We all know when we feel happy about what our horses should look like, but sometimes it is a good idea to put it down on paper so you know that you have covered all the different aspects.
So here are the signs of the horse in Good Health:
- The horse should be well covered or ‘well furnished’. This means having enough muscle and fat on his or her body to cover its skeletal frame in such a way that there are no prominent bony areas.
- Your horse should be alert, with his ears being mobile, listening to what is happening around him.
- They should be eating and drinking normally with no problems chewing or swallowing.
- Their mucous membranes should be salmon-pink in color. This is the area on their gums and around their eyes under their lids.
- They should have a shine to their coat.
- With no abnormal heat or swelling in their limbs.
- Their droppings should break as they hit the ground, and be green or golden in colour depending upon the feed eaten. Horses pass droppings approximately 10 to 15 times during a 24-hour period, depending upon the diet fed.
- Their urine should be pale yellow to look at.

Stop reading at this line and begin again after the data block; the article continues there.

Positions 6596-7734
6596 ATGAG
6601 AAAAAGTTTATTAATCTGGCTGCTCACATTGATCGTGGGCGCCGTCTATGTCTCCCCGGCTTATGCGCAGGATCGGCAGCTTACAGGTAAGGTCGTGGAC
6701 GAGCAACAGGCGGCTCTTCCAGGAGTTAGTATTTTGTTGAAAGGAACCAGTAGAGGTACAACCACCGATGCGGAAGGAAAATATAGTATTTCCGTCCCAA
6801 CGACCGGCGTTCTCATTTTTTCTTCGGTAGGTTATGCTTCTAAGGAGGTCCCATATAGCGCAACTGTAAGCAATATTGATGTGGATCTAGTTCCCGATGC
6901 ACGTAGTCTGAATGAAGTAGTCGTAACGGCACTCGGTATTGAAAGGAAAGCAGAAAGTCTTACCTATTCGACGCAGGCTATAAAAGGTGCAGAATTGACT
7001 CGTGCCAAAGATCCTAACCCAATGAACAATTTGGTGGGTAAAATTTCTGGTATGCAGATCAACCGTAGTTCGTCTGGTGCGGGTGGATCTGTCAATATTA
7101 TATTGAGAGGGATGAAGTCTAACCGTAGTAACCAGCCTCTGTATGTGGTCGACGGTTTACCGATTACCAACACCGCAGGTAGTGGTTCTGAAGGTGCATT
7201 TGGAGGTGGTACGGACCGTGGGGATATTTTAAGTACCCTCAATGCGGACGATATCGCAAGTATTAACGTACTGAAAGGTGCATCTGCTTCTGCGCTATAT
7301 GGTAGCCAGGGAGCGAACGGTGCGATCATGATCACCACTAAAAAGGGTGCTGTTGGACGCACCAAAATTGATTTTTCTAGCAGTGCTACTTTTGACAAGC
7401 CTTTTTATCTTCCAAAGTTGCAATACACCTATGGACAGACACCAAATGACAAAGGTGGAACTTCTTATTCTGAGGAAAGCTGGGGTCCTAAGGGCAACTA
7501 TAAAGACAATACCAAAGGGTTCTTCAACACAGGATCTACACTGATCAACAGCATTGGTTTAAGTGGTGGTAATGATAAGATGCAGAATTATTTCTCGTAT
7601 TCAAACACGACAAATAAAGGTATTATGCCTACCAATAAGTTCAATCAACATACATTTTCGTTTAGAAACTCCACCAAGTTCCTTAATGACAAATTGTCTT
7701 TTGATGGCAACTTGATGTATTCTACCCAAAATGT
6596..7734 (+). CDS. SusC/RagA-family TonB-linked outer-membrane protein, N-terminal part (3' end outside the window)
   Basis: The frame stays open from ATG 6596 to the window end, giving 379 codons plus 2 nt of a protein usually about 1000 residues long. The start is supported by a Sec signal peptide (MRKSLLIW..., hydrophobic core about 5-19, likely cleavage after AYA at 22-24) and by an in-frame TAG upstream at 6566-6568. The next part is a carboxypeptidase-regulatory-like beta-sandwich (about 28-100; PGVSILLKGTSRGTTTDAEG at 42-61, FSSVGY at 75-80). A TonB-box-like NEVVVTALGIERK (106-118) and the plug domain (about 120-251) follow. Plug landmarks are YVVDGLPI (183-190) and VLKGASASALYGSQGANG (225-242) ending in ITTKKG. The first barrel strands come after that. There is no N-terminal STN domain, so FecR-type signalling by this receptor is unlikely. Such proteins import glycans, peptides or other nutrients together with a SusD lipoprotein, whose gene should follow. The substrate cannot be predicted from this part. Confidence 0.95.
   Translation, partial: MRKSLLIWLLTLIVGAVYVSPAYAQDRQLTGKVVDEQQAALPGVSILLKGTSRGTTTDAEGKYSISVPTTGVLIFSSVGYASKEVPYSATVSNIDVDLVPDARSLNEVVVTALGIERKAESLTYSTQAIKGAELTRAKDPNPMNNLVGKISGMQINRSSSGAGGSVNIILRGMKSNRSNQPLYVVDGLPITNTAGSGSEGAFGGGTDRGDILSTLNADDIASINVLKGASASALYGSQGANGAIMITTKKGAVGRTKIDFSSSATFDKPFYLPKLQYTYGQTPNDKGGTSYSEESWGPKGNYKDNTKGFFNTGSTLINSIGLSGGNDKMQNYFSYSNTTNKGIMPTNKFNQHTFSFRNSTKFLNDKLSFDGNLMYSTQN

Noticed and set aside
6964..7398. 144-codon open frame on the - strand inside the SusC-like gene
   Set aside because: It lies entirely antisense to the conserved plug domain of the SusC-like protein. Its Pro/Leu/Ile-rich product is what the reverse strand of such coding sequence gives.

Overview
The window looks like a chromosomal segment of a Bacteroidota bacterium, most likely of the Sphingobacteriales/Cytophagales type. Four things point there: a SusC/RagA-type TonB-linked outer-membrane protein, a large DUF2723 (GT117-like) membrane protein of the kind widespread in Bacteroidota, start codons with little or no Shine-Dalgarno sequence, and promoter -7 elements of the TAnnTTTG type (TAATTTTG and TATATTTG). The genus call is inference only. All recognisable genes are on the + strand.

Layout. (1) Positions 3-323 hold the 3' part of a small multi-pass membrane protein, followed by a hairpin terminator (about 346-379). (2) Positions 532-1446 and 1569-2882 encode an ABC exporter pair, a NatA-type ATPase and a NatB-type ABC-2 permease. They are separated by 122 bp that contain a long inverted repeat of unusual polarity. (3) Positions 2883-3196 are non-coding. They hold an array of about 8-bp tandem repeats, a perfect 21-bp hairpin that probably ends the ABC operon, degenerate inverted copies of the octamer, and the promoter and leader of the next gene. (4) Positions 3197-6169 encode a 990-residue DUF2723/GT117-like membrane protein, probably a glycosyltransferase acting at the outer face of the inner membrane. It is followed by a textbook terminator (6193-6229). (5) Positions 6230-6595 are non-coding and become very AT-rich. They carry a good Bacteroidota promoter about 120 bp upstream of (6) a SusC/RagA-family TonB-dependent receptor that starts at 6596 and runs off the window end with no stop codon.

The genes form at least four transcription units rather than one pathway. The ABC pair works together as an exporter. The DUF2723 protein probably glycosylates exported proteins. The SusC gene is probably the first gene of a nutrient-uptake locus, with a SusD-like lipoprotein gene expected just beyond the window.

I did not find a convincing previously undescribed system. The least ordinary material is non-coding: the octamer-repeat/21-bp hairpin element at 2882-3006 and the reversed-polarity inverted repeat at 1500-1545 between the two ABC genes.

- They should have a normal temperature: 100 -101 F, or 38 C at rest.
- A normal pulse 35-45 beats per minute, high for foals, varying between 50-100 beats per mins at rest.
- They should have a normal respiration of 8 – 12 in-and-out breaths per minute at rest.
- They should be able to carry their weight evenly on all four feet.
- No sign of discharge from their nose or eyes, with their eyes fully open.
- When a skin recoil test is made (that is, the skin on the neck is pinched between the thumb and first finger), the skin should recoil immediately, demonstrating its elasticity.
- They should have a normal response to capillary refill test. This is tested by pressing the gum with your thumb, which restricts the flow of blood. When you remove your thumb, the capillaries should immediately refill with blood.